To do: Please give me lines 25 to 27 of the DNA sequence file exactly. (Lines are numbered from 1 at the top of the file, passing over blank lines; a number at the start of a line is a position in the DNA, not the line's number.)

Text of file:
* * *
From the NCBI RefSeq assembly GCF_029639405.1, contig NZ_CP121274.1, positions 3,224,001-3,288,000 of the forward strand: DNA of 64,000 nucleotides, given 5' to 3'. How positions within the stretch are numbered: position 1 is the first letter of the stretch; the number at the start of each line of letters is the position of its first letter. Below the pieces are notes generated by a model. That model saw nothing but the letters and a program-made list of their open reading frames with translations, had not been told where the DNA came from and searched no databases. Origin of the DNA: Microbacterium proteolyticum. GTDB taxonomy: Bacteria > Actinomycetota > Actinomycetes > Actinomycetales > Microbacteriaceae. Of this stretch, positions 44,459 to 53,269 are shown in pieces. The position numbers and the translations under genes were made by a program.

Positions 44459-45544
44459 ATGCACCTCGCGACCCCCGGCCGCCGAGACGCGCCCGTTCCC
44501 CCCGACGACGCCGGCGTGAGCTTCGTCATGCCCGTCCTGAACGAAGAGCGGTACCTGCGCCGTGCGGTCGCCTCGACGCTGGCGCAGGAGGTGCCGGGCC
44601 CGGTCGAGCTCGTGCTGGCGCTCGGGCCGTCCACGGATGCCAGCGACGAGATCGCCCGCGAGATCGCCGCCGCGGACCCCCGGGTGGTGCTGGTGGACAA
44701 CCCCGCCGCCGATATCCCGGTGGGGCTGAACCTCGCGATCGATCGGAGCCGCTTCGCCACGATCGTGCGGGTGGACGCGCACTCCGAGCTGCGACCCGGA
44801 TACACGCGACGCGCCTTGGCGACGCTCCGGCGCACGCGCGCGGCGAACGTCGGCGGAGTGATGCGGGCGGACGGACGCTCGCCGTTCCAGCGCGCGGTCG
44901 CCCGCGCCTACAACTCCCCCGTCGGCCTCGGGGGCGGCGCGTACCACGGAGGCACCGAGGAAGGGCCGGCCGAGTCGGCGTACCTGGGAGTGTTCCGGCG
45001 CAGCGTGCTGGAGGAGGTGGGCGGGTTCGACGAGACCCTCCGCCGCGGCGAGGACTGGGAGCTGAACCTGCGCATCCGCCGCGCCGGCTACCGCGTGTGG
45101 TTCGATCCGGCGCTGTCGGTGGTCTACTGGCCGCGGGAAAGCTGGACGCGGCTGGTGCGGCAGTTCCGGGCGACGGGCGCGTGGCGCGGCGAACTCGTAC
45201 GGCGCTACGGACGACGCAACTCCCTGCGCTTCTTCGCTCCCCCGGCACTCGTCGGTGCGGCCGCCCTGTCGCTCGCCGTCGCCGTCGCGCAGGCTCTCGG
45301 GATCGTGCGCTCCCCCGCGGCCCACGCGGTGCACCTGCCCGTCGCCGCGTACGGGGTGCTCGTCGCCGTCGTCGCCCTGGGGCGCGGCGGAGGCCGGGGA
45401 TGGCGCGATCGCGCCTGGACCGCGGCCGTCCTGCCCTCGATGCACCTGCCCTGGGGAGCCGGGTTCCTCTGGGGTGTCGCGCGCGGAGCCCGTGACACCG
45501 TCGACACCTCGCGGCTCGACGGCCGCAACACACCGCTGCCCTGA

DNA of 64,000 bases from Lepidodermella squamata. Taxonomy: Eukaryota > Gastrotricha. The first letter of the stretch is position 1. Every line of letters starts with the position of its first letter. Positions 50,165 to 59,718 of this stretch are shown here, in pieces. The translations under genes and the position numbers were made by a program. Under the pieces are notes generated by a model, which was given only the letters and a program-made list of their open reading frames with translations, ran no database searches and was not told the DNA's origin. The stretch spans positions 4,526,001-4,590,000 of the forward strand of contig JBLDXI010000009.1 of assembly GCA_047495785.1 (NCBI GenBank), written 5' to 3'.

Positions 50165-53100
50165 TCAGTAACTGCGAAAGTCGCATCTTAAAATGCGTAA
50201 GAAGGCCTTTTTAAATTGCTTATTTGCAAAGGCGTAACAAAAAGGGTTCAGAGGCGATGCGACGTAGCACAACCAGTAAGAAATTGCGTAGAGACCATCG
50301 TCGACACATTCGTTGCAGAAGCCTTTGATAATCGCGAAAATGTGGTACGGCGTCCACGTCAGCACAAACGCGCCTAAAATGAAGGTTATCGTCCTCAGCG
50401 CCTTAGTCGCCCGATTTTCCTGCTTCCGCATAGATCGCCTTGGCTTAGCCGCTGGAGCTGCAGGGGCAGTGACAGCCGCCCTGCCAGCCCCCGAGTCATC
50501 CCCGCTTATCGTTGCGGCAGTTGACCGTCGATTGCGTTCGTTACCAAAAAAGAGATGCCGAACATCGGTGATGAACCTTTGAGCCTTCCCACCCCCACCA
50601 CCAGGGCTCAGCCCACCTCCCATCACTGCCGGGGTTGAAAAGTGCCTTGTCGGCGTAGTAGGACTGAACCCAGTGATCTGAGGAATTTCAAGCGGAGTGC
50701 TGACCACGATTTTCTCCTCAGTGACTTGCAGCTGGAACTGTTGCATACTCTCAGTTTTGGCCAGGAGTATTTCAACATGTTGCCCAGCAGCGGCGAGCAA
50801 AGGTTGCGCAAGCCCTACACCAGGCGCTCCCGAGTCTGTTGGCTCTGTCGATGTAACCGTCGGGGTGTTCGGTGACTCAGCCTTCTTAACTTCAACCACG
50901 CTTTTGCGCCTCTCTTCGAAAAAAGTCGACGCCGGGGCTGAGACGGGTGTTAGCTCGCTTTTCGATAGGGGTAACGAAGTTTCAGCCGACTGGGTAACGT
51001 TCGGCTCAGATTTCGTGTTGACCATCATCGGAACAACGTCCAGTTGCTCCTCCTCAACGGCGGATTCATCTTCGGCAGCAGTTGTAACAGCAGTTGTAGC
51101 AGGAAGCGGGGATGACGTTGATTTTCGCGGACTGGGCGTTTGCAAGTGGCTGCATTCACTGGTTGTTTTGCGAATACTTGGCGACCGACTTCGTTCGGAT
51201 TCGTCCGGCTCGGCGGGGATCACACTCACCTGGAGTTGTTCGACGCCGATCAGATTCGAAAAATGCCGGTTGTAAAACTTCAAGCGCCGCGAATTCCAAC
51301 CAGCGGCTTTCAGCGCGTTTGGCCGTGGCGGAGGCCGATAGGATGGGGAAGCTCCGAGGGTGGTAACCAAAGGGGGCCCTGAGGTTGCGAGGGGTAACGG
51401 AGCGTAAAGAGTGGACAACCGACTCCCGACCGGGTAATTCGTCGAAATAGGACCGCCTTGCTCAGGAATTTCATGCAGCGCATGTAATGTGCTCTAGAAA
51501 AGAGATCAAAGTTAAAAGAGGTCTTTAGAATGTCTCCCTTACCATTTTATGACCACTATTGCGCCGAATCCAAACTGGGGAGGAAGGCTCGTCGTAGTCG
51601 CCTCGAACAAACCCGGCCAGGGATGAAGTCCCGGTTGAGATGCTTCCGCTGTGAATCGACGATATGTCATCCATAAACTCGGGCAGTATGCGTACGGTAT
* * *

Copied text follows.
50901 CTTTTGCGCCTCTCTTCGAAAAAAGTCGACGCCGGGGCTGAGACGGGTGTTAGCTCGCTTTTCGATAGGGGTAACGAAGTTTCAGCCGACTGGGTAACGT
51001 TCGGCTCAGATTTCGTGTTGACCATCATCGGAACAACGTCCAGTTGCTCCTCCTCAACGGCGGATTCATCTTCGGCAGCAGTTGTAACAGCAGTTGTAGC
51101 AGGAAGCGGGGATGACGTTGATTTTCGCGGACTGGGCGTTTGCAAGTGGCTGCATTCACTGGTTGTTTTGCGAATACTTGGCGACCGACTTCGTTCGGAT